[Show abstract] [Hide abstract]
    ABSTRACT: Maternal carbohydrate intake is one important determinant of fetal body composition, but whether increased exposure to individual sugars has long-term adverse effects on the offspring is not well established. Therefore, we examined the effect of fructose feeding on the mother, placenta, fetus and her offspring up to 6 months of life when they had been weaned onto a standard rodent diet and not exposed to additional fructose. Dams fed fructose were fatter, had raised plasma insulin and triglycerides from mid-gestation and higher glucose near term. Maternal resistance arteries showed changes in function that could negatively affect regulation of blood pressure and tissue perfusion in the mother and development of the fetus. Fructose feeding had no effect on placental weight or fetal metabolic profiles, but placental gene expression for the glucose transporter GLUT1 was reduced, whereas the abundance of sodium-dependent neutral amino acid transporter-2 was raised. Offspring born to fructose-fed and control dams were similar at birth and had similar post-weaning growth rates, and neither fat mass nor metabolic profiles were affected. In conclusion, raised fructose consumption during reproduction results in pronounced maternal metabolic and vascular effects, but no major detrimental metabolic effects were observed in offspring up to 6 months of age.
    Reproduction Fertility and Development 07/2015; DOI:10.1071/RD15119 · 2.58 Impact Factor
  • Source
    • "Increased and frequent consumption of diets rich in sucrose (table sugar) and/or high fructose corn syrup (sweetener used in confectionaries and many beverages) expose the body to high levels of glucose and fructose. The consumption of sugar and sweeteners has increased for the past 40 years and is thought to be associated with the development of obesity, type II diabetes and cardiovascular diseases (Bray 2004; Brown 2008; Goran et al. 2013; Johnson et al. 2007; Kmietowicz 2012; Sheludiakova et al. 2012). Much attention has been focused on fructose based on its reported effects of increasing circulating triglycerides , dyslipidemia, hyperuricemia, and obesity (Lustig 2010; Tappy and Le 2010). "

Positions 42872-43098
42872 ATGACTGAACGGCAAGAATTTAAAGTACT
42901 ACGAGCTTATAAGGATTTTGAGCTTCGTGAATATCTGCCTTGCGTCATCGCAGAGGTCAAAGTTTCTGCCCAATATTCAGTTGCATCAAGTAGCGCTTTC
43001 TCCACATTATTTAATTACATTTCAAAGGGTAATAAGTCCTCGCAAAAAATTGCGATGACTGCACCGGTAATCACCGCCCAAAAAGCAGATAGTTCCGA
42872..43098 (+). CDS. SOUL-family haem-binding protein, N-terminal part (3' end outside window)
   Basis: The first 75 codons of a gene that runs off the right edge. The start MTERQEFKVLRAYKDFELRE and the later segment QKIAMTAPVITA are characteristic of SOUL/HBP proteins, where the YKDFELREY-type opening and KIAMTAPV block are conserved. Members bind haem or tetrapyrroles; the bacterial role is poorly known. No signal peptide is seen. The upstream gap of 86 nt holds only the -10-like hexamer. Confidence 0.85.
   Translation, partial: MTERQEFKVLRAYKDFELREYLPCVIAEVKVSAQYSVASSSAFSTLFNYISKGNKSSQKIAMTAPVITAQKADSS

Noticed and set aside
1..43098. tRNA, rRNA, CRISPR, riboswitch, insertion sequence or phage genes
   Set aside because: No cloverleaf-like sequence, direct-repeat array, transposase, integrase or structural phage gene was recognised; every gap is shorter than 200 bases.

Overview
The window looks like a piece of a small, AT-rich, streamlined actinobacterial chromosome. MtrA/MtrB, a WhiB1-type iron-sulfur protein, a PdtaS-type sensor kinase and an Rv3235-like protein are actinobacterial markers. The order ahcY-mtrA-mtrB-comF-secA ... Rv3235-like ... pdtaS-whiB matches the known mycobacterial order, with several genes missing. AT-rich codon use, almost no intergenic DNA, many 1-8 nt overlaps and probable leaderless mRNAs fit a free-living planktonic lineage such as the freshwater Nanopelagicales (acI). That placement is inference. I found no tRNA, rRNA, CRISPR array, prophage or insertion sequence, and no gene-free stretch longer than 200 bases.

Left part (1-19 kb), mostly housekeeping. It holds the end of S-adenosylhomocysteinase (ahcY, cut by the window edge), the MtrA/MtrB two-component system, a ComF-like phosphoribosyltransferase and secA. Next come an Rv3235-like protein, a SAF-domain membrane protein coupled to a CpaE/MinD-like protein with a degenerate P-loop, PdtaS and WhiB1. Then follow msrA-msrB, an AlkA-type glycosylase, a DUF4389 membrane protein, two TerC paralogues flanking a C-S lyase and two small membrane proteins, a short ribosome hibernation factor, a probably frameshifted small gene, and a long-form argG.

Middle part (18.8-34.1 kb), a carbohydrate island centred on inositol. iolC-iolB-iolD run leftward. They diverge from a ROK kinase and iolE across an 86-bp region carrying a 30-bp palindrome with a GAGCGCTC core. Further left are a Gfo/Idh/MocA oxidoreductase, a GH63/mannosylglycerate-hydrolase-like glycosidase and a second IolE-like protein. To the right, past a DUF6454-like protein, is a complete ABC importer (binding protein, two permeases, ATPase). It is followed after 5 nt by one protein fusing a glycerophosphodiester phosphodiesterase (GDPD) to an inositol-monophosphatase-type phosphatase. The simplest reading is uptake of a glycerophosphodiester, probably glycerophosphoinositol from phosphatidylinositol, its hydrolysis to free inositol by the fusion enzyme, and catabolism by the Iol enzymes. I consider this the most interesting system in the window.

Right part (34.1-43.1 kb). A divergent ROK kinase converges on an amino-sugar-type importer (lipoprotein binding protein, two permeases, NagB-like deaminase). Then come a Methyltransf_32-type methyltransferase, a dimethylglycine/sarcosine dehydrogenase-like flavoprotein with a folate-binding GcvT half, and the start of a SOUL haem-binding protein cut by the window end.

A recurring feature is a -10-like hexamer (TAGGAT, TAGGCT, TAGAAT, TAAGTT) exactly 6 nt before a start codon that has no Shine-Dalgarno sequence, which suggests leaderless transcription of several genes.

[Show abstract] [Hide abstract]
    ABSTRACT: The development of obesity is becoming an international problem and the role of fructose is unclear. Studies using liver tissue and hepatocytes have contributed to the understanding of fructose metabolism. Excess fructose consumption also affects extra hepatic tissues including adipose tissue. The effects of fructose on human adipocytes are not yet fully characterized, although in vivo studies have noted increased adiposity and weight gain in response to fructose sweetened-beverages. In order to understand and predict the metabolic responses of adipocytes to fructose, this study examined differentiating and differentiated human adipocytes in culture, exposed to a range of fructose concentrations equivalent to that reported in blood after consuming fructose. A stable isotope based dynamic profiling method using [U-13C6]-D-fructose tracer was used to examine the metabolism and fate of fructose. A targeted stable isotope tracer fate association method was used to analyze metabolic fluxes and flux surrogates with exposure to escalating fructose concentration. This study demonstrated that fructose stimulates anabolic processes in adipocytes robustly, including glutamate and de novo fatty acid synthesis. Furthermore, fructose also augments the release of free palmitate from fully differentiated adipocytes. These results imply that in the presence of fructose, the metabolic response of adipocytes in culture is altered in a dose dependent manner, particularly favoring increased glutamate and fatty acid synthesis and release, warranting further in vivo studies.
    Metabolomics 06/2015; DOI:10.1007/s11306-014-0716-0 · 3.97 Impact Factor
Show more